After Stanford, Peters spent several years working in McKinsey’s San Francisco office in the 1970s, developing the ideas that were to form the guts of In Search of Excellence. But the book did not have an easy birth. Its breezy tone did not play well with earnest colleagues at The Firm, as its authors were to find out. “There’s no way to describe the viciousness with which Bob and I were attacked within McKinsey,” Peters says. “This was not the Holy Writ. It was the intellectual challenge to what McKinsey stood for at the time.
“To some extent what Waterman and I were looking at was the business of ‘execution’, and execution is fundamentally a management thing. We were saying, ‘If you can execute well, it doesn’t matter what the hell the strategy is. The doing is what counts.’ But this was when ‘strategy’ was at its apex. We were pushing back. We were just royally pissed off by it all.”
Peters has been criticised for the way he assembled data for the book. He even fuelled the controversy himself a few years ago in a free-wheeling interview for a business magazine. But today he is clear and concise. “We were looking for companies that worked,” he says. “We went to Chris Lorenz [the FT’s management writer of the time] and McKinsey partners, collected 100, sieved it, and 20 came out.”
It was not hard science. But what in management is? “It’s mostly luck, for God’s sakes!” Peters says. He feels the same way about this mega blockbuster that made his name: “A decent book with perfect timing” is his verdict. “There’s not an ounce of false humility in that.”
We both round off the meal with peach parfait and coffee. It is now nearly 3pm. Time for complete candour about the secret of his success. “Look,” Peters confesses, “I was born in 1942, in the US. I was protestant. I had relatively intelligent parents and I was white – that’s the first 99.9 per cent of it. Hard work may have done the rest.”
There is no secret: try hard, then try again. “Are you throwing enough spaghetti at the wall so that some of it will stick? Whoever does the most stuff has the highest chance of doing well. It’s about getting stuff done.
“I had a neighbour who won a Nobel prize for his work on kidneys – he carried out the first effective transplant. I once asked him how he’d done it. ‘We did the most operations,’ he told me. At any point in time there are 10 people up there – one of them does the most.”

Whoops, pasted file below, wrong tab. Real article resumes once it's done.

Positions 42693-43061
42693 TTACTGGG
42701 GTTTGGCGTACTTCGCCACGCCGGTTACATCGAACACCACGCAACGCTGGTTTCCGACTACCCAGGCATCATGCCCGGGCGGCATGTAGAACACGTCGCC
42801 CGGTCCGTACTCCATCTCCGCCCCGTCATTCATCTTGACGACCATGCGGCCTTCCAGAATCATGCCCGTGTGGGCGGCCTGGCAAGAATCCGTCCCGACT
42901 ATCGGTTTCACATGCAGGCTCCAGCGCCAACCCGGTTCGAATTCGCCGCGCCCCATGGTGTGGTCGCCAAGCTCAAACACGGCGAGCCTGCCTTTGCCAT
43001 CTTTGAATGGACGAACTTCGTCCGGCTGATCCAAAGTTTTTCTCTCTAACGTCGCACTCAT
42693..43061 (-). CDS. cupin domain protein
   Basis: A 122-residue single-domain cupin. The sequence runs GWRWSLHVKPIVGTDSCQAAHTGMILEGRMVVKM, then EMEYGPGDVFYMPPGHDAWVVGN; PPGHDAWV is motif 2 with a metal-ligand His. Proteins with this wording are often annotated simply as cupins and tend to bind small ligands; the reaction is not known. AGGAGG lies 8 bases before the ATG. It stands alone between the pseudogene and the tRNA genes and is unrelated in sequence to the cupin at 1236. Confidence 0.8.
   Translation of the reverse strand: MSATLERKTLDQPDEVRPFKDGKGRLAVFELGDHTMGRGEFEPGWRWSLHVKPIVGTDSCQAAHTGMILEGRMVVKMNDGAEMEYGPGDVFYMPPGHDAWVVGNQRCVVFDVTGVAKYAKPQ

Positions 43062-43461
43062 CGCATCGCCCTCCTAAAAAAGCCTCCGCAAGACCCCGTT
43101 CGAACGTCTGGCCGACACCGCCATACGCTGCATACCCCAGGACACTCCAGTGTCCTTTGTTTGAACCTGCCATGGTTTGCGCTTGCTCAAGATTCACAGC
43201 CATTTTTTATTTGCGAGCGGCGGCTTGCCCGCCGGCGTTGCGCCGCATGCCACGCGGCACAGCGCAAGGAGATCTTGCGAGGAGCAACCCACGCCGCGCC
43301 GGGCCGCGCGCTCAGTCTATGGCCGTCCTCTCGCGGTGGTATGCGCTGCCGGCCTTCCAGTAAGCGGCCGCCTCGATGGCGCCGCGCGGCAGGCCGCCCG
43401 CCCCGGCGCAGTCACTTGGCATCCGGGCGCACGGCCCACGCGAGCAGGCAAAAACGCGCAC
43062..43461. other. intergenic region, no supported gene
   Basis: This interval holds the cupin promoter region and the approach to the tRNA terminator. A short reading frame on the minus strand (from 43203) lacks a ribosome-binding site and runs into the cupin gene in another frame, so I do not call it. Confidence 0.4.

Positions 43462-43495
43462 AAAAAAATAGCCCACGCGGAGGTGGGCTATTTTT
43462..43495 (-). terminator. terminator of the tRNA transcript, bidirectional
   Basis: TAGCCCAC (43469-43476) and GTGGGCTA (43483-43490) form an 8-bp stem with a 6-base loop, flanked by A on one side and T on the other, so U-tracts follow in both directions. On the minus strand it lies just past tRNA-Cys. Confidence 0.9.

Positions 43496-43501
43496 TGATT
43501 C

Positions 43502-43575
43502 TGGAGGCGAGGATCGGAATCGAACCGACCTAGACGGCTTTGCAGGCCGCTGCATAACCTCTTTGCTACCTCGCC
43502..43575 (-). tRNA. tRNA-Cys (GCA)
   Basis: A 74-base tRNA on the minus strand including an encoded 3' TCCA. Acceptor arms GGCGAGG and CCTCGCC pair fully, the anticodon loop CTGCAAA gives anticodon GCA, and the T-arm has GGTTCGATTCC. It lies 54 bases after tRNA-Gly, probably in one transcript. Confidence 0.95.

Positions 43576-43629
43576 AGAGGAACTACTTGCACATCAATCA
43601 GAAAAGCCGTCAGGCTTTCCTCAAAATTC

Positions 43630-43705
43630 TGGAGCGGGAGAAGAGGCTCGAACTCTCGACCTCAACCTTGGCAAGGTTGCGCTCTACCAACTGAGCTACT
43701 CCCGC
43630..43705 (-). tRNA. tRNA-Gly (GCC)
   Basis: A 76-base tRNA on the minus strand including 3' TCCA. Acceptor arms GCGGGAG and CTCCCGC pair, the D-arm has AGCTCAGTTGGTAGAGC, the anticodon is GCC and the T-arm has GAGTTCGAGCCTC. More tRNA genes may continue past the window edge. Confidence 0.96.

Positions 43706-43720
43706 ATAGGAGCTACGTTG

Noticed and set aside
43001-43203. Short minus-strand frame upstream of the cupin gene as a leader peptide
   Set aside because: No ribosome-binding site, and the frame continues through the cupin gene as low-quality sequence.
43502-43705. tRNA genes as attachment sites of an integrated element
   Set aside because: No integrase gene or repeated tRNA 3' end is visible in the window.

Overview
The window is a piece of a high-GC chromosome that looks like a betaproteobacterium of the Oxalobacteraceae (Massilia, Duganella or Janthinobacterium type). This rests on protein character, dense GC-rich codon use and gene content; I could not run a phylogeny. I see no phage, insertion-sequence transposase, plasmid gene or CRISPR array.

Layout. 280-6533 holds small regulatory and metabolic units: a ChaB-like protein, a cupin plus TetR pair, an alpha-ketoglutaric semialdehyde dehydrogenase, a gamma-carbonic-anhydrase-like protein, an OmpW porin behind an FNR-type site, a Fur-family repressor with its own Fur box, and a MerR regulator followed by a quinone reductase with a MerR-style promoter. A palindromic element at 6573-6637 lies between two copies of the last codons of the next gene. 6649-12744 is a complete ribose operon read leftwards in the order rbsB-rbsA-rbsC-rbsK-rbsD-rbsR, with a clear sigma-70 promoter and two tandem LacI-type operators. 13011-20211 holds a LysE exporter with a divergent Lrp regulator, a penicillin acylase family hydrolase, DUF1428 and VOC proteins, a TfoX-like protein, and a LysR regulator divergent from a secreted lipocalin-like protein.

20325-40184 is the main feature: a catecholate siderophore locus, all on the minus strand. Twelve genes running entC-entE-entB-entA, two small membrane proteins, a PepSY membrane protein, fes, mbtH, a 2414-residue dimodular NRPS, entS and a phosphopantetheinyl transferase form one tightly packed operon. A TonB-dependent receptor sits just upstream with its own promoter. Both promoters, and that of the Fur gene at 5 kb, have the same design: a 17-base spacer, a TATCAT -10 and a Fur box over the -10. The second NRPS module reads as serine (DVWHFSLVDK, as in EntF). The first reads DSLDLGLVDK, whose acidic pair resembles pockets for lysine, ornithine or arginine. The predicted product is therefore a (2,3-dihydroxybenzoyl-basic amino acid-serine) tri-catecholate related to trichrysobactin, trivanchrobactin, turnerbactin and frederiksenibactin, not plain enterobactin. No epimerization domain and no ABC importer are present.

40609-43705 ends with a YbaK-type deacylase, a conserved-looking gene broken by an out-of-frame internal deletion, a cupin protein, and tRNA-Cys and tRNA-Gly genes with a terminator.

You see, if you just keep at it for long enough something good is bound to emerge. It’s a bit like having a long, amiable chat over lunch with Tom Peters.
A few other 20th century management gurus worth knowing about
Peter Drucker (1909-2005): the original and best. He said most of it, really, over seven productive decades. He also said people only called him a guru because they weren’t sure how to spell “charlatan”.
Russ Ackoff (born 1919): former Wharton professor who rejects much business school orthodoxy with his advocacy of “systems thinking”. Worries that managers waste too much time “trying to do the wrong thing righter”.
Charles Handy (1932): Irish-born former Shell trainee, Handy is the most significant management thinker to have emerged from the British Isles in the postwar years. Co-founder of London Business School and author of more than a dozen books.
CK Prahalad (1941): professor at the University of Michigan, continues to be one of the most original and clear-thinking of all management commentators. His analysis of “the fortune at the bottom of the pyramid” (ie in the developing world) has been hugely influential.
Gary Hamel (1954): fighting the good fight for innovation and for management that is fit for the 21st century, Hamel is a maverick figure and a risk-taker. His “management innovation lab”, based at London Business School, is an attempt to help businesses find new ways of working.